Sure, the Cardinals--with a second-and-goal from the Buffalo 1--still figured to stick the rock in the end zone. Yes, Ball State still should have gained that 10-point lead and established its superiority in the third stanza. But as the subsequent snaps would show, few things in life can ever be taken for granted, including and especially the ability of a replay booth to make a proper ruling. The fragile nature of human events would soon crush the Cardinals, while rewarding the Bulls for their unfailing perseverance under pressure.

On the play following the denied touchdown, the Bulls stuffed Lewis for a two-yard loss to the 3. On the ensuing third-and-goal play, a false start by Ball State senior center Dan Gerberry moved the ball back to the 8. Then came the thunderbolt that would turn frowns upside down in the city of Buffalo... and on the faces of the loyalists who traveled to Detroit from upstate New York to watch their team play in its first-ever MAC title tilt.

For a good long while, this fateful third-down play looked like an imitation of a daring dive that occurred the week before. Davis, Ball State's sensational swashbuckling quarterback, dove for the end zone just as Oklahoma signal caller Sam Bradford did six days earlier against Oklahoma State. As was the case with the super Sooner, Davis also got hit at the opposing team's 1-yard line, close enough to go for a touchdown on fourth down. Just like Bradford, Davis lost the football (Bradford did fumble against Oklahoma State, if you recall; the ball simply squirted out of bounds, and not toward the field of play).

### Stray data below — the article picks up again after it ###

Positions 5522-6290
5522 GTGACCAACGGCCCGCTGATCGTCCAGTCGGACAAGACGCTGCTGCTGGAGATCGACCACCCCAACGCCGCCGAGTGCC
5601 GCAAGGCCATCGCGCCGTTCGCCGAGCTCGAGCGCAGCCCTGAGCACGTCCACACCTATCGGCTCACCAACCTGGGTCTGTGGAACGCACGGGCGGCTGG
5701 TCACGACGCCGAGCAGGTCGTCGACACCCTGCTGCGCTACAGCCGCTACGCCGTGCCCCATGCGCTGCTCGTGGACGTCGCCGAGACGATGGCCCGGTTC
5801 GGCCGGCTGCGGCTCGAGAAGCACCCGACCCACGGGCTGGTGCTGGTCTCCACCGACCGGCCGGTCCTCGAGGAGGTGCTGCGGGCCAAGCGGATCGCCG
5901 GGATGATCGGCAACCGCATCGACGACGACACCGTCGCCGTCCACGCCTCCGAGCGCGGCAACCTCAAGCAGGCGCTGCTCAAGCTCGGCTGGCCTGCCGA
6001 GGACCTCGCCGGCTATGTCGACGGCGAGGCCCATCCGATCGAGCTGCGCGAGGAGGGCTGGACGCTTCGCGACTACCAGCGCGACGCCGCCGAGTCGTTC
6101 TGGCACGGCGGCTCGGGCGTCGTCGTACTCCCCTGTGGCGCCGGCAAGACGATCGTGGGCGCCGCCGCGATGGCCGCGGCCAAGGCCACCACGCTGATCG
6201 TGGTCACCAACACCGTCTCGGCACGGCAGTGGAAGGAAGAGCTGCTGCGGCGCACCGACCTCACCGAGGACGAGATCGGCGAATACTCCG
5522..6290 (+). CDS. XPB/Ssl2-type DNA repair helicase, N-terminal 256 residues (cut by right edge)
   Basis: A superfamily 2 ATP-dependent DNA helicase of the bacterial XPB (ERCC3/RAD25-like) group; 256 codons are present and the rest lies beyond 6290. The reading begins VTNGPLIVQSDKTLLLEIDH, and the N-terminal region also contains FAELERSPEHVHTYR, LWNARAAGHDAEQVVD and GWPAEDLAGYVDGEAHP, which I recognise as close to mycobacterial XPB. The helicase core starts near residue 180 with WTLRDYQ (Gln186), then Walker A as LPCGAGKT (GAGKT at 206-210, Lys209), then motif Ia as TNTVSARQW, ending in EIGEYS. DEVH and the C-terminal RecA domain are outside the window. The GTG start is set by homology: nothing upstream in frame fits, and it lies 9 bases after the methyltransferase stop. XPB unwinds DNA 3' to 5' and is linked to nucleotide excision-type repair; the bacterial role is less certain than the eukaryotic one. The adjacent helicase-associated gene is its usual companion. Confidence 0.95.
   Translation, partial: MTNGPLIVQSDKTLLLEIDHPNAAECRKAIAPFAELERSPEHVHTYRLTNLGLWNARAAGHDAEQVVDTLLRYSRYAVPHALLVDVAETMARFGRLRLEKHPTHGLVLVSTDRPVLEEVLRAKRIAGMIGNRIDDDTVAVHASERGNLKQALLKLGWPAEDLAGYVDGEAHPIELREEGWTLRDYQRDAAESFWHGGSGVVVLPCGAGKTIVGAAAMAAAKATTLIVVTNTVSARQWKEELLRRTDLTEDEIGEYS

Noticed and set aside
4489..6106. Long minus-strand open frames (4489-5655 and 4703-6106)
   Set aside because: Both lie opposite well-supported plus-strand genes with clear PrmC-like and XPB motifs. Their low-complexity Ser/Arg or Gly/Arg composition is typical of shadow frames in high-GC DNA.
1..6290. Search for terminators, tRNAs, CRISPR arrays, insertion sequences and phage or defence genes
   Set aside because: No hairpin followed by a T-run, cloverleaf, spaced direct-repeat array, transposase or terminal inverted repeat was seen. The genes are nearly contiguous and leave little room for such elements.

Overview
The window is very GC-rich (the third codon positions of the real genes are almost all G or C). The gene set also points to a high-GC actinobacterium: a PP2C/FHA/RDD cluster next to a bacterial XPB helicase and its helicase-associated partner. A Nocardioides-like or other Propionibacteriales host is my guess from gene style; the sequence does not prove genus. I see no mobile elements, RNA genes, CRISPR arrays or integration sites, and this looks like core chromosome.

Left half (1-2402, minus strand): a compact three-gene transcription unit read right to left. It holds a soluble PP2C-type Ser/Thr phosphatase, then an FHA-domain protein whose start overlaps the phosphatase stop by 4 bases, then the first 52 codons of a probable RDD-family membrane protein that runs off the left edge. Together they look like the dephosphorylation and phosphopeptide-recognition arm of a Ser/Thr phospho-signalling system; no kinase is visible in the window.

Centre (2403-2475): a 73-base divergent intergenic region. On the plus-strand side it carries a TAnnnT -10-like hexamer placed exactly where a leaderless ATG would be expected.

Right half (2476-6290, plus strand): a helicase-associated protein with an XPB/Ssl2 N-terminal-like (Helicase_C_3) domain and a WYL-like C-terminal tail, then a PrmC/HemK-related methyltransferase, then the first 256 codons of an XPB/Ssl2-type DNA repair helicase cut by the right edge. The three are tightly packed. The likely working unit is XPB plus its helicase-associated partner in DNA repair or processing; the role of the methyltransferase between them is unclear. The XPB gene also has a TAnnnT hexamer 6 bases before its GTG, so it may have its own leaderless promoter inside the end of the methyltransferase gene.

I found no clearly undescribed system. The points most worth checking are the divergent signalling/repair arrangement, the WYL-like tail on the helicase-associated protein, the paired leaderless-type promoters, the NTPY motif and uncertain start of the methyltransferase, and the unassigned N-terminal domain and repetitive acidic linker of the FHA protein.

There was just one telling difference between Davis's daring dive and Bradford's own brand of boldness: Davis's body was facing the hash marks when he fumbled, while Bradford was facing the sideline when he fumbled. This meant that Davis's fumble stayed in play, while Bradford's fumble did not. When given the chance to pick up a gift turnover--manna from the football gods who finally rewarded the city of Buffalo for four lost Super Bowls and the Music City Miracle from Y2K times--the Bulls didn't disappoint. UB's Mike Newton executed a perfect scoop-and-score, taking the loose ball 92 yards for a touchdown. Instead of facing a 10-point deficit, the Bulls shot in front by four.

As significant as that play turned out to be--especially when considering the botched replay review that preceded it--no one in the ballpark could have known that lightning was about to strike twice in essentially the same place.